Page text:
You’ve got to hand it to those Green Dragon boys. Despite not having a boom, they crossed the scoring gate in third place, behind the Ericsson twins. If you’re thinking “so what, they were sailing downwind” think again. Navigator Ian Moore explains the problem “We still haven’t worked out how to reef, which means we have full main in the 45 knot squalls and when they hit, what do you ease. If you ease the main sheet it just gets rounder and fuller and makes you heel over even more, so you ease everything else and hope that the puff dies out before you wipe out completely.”
What of Puma? Amazingly, despite the serious structural damage, in terms of distance to India they are holding onto third place, behind the two Ericsson boats. They’ve been pretty silent today, regarding the repairs, so fans are just as in the dark about what’s happening as the other boats are. Bouwe Bekking said today “We are a very happy bunch, having passed both Puma and our team mates. I think Puma simply just forgot about the scoring gate, why would you otherwise give these points away?”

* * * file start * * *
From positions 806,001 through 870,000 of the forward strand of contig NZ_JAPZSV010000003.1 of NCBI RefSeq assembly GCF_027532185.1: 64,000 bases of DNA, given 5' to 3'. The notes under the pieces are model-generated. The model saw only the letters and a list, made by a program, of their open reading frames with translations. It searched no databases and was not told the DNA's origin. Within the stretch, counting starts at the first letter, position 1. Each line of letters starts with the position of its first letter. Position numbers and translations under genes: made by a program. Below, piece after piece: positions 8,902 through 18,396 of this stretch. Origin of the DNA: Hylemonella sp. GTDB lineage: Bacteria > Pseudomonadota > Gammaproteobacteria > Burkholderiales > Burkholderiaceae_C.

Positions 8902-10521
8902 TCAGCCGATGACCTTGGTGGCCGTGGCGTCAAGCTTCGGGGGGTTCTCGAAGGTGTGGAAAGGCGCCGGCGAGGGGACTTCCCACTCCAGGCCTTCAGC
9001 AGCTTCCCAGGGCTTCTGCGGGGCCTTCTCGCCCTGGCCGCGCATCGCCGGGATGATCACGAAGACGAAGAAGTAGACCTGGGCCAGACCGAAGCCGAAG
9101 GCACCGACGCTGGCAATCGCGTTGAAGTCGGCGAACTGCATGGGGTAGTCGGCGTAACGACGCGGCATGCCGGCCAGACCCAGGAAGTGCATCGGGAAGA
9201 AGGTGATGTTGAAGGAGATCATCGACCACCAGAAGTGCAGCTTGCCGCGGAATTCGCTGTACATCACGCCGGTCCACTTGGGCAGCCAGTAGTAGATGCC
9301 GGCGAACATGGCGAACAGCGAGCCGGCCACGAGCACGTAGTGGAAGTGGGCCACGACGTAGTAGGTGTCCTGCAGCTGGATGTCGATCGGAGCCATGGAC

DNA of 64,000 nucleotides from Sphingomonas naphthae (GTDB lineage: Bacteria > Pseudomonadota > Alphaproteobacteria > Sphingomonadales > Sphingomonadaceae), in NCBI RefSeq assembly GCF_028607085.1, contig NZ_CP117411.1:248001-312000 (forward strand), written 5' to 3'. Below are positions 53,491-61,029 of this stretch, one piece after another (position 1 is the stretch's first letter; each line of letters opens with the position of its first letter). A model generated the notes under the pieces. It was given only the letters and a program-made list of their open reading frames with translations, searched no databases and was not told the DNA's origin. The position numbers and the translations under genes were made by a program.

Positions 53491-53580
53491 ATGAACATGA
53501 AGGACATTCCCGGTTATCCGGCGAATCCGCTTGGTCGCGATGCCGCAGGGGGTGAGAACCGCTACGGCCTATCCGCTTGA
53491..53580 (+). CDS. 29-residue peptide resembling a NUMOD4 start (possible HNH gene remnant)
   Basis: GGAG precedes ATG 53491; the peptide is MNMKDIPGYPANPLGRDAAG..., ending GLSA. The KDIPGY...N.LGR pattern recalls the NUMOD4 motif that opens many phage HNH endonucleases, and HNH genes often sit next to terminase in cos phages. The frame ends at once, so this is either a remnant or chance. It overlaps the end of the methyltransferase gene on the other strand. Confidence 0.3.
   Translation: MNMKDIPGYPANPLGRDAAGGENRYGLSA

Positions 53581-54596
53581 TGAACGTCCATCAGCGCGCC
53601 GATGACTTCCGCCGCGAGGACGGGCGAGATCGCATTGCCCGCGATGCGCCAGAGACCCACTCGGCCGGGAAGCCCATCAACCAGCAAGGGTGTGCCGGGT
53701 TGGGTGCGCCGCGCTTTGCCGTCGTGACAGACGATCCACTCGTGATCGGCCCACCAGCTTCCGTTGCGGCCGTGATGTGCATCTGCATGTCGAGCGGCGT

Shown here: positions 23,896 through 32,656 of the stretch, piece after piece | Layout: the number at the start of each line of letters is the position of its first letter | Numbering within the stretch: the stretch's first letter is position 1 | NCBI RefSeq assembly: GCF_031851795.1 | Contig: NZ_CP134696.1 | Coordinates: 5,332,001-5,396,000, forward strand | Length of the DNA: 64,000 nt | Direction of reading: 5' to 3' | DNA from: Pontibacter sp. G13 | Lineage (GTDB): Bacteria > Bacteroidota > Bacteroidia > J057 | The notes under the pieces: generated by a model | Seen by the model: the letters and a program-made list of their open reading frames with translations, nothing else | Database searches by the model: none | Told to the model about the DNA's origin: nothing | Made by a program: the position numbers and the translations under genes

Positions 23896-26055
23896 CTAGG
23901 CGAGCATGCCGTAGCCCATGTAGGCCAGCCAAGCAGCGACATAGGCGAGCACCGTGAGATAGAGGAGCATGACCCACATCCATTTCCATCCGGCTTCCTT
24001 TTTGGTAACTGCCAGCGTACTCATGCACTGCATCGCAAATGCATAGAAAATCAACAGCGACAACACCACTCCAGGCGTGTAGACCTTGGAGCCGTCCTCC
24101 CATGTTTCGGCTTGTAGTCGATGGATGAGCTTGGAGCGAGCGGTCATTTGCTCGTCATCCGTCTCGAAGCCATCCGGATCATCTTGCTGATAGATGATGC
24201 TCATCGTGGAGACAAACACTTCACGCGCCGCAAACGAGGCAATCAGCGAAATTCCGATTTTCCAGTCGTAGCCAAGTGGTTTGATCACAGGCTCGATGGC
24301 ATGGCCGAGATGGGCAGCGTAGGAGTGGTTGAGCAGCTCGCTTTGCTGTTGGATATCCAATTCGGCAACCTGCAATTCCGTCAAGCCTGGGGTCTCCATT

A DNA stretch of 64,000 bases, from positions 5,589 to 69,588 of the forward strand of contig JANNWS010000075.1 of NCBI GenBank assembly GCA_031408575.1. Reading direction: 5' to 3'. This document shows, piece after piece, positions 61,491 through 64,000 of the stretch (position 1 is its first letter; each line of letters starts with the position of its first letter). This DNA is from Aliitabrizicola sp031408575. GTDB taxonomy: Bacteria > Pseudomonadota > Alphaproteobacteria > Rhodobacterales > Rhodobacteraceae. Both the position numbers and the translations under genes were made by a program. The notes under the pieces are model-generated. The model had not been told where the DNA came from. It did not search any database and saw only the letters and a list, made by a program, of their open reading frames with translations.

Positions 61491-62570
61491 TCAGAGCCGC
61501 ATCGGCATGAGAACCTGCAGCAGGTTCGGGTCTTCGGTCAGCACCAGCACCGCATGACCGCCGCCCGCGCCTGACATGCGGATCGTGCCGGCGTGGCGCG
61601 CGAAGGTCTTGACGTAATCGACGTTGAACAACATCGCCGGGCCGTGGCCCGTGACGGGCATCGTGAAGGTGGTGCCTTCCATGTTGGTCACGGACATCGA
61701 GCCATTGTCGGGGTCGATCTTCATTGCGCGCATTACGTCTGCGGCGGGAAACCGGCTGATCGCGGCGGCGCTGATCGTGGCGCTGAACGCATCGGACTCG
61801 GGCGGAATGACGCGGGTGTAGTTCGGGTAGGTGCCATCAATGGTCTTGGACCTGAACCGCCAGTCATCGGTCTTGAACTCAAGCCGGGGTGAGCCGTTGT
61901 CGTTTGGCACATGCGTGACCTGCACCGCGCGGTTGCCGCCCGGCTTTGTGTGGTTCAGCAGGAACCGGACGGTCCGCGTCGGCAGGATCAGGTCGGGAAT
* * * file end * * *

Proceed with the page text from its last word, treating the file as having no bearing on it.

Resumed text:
One skipper who isn’t worried about his boat is Andreas Hanakamp, who said today “We had lots of discussion during the preparation period about the concept of the boat and, to be honest, it feels very good to sit on a solid boat in the midst of the Southern Ocean. I would be surprised if we were the only boat that broached heavily and certainly not the last.”
“Of course, there is a certain luck factor not to break anything, but a solid boat helps as well. Also, during some of the bigger leaps with the A6 and the Q9 we did in the bigger waves, there were no scary noises from the structure of the boat, just the big bangs when you slam on the water with 30 knots, which is scary and deafening by itself.” Pic from Green Dragon, more here and of course all the stories are on SA Sailing News.